The Eagle has landed

On July 20, 1969, a 38-year-old American walked on the moon. It was the pinnacle of the space race.

The goal of reaching the moon was political, to show who had the most technology, the power to mobilize people and minds and accomplish remarkable deeds. And they did it. Even today many things we use in everyday life are byproducts of space effort technologies.

To reach Lua, more than 400 thousand people were directly or indirectly employed in the project. How can a single project be accomplished with the effort of so many people from different backgrounds working separately? We learned a lot how to manage projects efficiently using agile methodologies, and this allowed for rapid advancement in all fields of technology in the late 20th century. Science, agriculture, resource management, knowledge management and even the formation of a new generation of new professionals were influenced by what we learned in the space race.

In the field of technology, just imagine that in the 1960s a computer needed an entire room, but had to be reduced to less than 1 square meter to fit inside the ship that took humanity on the moon. Today, with much advancement, any cell phone handheld is 1,000 times the capacity of that space-traveling computer. Not to mention advances in satellite communication, miniaturization, new radio bands and other technologies that allow us to communicate so easily anytime.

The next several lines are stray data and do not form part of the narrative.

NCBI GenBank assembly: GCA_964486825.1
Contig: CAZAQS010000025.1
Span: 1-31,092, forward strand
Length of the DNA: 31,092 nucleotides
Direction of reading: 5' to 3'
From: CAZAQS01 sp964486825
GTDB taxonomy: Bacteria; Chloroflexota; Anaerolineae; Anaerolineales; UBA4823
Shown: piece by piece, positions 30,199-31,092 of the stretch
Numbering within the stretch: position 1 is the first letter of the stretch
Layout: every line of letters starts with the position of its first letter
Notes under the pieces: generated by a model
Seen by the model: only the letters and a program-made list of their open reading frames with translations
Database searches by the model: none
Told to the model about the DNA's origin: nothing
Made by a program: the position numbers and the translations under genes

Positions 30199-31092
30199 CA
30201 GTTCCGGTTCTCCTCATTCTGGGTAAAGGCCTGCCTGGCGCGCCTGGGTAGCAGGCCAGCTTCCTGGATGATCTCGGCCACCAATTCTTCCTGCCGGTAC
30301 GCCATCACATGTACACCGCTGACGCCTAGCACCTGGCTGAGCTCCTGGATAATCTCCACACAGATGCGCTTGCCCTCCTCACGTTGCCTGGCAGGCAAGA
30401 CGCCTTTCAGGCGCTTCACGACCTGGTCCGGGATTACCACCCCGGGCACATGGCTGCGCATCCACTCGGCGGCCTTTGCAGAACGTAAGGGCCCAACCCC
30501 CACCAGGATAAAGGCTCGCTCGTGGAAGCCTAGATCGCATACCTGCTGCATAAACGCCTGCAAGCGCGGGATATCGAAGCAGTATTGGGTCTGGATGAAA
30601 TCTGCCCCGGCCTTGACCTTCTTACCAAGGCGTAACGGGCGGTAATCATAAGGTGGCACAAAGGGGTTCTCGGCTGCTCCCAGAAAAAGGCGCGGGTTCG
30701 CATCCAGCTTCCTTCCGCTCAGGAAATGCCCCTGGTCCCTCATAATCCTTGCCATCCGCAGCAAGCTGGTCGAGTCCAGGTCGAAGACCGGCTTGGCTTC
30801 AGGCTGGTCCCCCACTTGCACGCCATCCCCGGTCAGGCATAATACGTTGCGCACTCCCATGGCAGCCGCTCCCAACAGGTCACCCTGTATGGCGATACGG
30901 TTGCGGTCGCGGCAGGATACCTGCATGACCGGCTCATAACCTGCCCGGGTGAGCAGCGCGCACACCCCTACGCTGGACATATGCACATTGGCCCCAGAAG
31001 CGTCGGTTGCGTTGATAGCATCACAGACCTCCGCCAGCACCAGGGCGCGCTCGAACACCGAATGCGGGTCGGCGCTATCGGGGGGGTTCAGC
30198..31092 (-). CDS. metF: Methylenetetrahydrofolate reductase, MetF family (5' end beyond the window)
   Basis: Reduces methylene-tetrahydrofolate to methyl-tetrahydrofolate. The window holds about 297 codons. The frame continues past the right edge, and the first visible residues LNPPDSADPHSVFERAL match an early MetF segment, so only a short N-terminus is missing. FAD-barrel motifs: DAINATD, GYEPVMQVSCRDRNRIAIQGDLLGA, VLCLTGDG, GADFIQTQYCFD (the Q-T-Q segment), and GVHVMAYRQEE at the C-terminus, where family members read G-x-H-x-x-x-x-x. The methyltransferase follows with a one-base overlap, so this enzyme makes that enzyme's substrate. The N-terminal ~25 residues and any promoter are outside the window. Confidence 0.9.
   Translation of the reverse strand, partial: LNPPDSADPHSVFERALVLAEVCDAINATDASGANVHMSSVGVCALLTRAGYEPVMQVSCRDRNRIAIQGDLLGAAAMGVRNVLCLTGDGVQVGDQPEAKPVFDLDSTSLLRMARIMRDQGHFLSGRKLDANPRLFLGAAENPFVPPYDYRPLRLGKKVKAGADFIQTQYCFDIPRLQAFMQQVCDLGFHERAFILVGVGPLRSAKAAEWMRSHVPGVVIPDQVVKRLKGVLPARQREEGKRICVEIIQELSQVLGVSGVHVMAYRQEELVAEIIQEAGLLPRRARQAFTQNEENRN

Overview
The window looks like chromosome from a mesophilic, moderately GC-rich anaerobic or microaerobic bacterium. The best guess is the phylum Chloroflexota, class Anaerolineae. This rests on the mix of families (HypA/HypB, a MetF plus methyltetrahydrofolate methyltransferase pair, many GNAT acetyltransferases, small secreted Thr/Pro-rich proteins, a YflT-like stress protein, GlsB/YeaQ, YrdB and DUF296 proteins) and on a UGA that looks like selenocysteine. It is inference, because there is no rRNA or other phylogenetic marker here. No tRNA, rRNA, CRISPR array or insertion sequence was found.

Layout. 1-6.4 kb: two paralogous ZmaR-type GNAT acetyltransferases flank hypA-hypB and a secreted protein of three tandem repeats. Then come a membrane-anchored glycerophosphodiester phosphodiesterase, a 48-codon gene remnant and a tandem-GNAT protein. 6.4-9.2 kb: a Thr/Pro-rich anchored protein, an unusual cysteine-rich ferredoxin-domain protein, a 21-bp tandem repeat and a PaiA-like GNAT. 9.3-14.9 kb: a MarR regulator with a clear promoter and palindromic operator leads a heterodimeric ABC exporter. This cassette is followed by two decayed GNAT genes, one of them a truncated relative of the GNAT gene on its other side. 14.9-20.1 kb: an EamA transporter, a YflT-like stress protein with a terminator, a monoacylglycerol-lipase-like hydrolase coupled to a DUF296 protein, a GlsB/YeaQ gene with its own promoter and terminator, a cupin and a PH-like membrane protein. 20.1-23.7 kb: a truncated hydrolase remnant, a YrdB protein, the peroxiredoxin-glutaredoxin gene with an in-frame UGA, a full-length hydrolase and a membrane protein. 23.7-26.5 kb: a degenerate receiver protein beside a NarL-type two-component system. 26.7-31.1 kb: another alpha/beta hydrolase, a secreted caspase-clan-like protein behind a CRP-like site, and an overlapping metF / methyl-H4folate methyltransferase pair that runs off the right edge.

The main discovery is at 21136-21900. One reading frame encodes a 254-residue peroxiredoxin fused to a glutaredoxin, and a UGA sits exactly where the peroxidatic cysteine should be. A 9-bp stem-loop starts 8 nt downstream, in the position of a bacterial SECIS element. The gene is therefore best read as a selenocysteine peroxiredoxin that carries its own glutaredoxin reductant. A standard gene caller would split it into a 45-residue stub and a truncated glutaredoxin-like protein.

In 1969 it was July, but the joy and commotion seemed New Year’s. It was really something new that would forever change the way we live and how we see ourselves when it was possible to observe the Earth in a blue dot in the middle of nowhere. Perhaps as a last lesson, we learned that we are all in one place and that we should live well with each other, as we have nowhere else to go.